PolyPainter: Direct model painting

Ryan Reck
CSC 572 Fall 2008
Zoë Wood

Project Description

Texture maps are often used to enhance the appearance of 3D models. One of the difficulties in creating good texture maps is having to edit the two-imensional texture map in its native form and then rerendering the model to see how it has changed. It would be much simpler if you could paint directly on the 3D model rather than deal with the 2d texture map.

The main goal of this project was to create a working model painter, so texture maps could be painted onto the model directly. It would also need to be able to load models and texture map information from some common file format. It uses the MD2, or Quake 2, file format since it's simple, common, and is well documented on the internet.


The key algorithms involved served two purposes, quickly determining which triangles to paint, and accurately painting those triangles. The collision detection methods are pretty standard and were derived from other internet sources. The painting algorithm was not, so I'll go into more depth on it.


The first part of painting the model is of course figuring out which triangles to paint. Since the models are relatively simple game models, no fancy space division was neccessary. Collision detection then takes place in 3 steps of increasing cost:

  1. First comes a quick comparison of the distance between the triangle and the brush, and the sum of their diameters. To facilitate this each triangle's centr and diameter (distance to the furthest vertex) are stored.
  2. For any remaining triangles, the distance from the triangle's plain to the center of the brush is computerd. If this distance is greater than the brush's radius they does not intersect.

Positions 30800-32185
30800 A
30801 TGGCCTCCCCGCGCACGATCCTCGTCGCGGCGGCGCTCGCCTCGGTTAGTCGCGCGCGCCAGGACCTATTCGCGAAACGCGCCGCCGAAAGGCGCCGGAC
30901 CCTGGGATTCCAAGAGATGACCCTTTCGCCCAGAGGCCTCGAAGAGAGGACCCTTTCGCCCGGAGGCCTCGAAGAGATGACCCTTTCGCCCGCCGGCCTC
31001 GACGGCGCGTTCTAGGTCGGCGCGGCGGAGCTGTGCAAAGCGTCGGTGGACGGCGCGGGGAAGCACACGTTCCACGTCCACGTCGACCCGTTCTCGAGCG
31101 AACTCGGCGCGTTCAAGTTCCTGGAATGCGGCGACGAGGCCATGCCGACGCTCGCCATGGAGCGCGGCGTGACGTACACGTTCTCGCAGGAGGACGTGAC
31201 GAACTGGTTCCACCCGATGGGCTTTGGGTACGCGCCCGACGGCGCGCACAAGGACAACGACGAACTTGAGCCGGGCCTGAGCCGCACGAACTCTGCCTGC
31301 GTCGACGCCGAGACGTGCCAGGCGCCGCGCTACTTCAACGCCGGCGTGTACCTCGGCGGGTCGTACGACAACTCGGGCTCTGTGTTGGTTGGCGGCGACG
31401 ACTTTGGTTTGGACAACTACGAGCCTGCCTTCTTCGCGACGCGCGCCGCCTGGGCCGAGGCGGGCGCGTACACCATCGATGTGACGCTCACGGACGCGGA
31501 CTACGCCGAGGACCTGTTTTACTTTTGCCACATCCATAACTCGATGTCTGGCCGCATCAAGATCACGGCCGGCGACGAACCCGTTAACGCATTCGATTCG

3. Finally the point on the triangle nearest to the brush is computed. This breaks down into three cases:

Once it's determined that the brush intersects a triangle, it must be determined which pixels in the texture map to paint.


The painting algorithm basically involved iterating over the u,v coordinates in texture space, mapping those coordinates to x,y,z space coordinates, and checking the distance from that point to the brush.

The complete steps involved in the algorithm are:

  1. First determine the minimum and maximum u,v values, and the points (in 3-space) that correspond with the u values (min,mid, and max).
  2. Determine the step size for the iteration, based on the range in u or v and the texture's width or height respectively.
  3. Iterate from u_min, to u_max, by u_step, for each step interpolate along the line u_min to u_max, and either u_min to u_mid or u_mid to u_max depennding on the current value for u.
  4. Iterate between the interpolated v values and interpolate actual (x,y,z) coordinates.
  5. Check the interpolated coorinates for intersection with the brush, and if so paint the pixel (u*texture.width, v*texture.height).


The resulting program works quite well. The model painting works very well, proviing the alternative means of painting a models textures that I set out to do. That's not to say its perfect though, there are some shortcomings as well.

Since movement of the brush is limited to the plane perpendicular to the screen, painting a model can be fairly tedious, as the model must be constantly rotated to get the brush into the desired position. Just adding aditional views could greatly help with this problem, or alternative ways for painting, such as a ray-tracing spray painting type of methodology, or automatically having the brush move along the surface of triangle once it has contacted it.

Only a spherical brush is supported. I had originally wanted to have many different brush shapes, but the time to implement the aditional colision algorithms made that an impossibility.

The painting algorithm sometimes fails to paint some pixels on the edge of triangle, while also sometimes painting a shared edge pixel twice (once for each triangle). This could probably be fixed with some minor adjustment to the stepping or interpolation in the painting algorithm. Again time did not allow for this fine tuning.

Future Work

Well some of the shortcoming outlined above could make a decent project. A ray-casting based painter might have nice results and would be fun to compare.


In the end, it is a working model painter. Which is exactly what I set out to do. It still takes a long time to texture a model, probably longer since most paint programs have some nice features this things missing, but its a lot more fun.




Available upon request (IOW didn't have time yet to clean it up / put in the license statements)

Binary Blob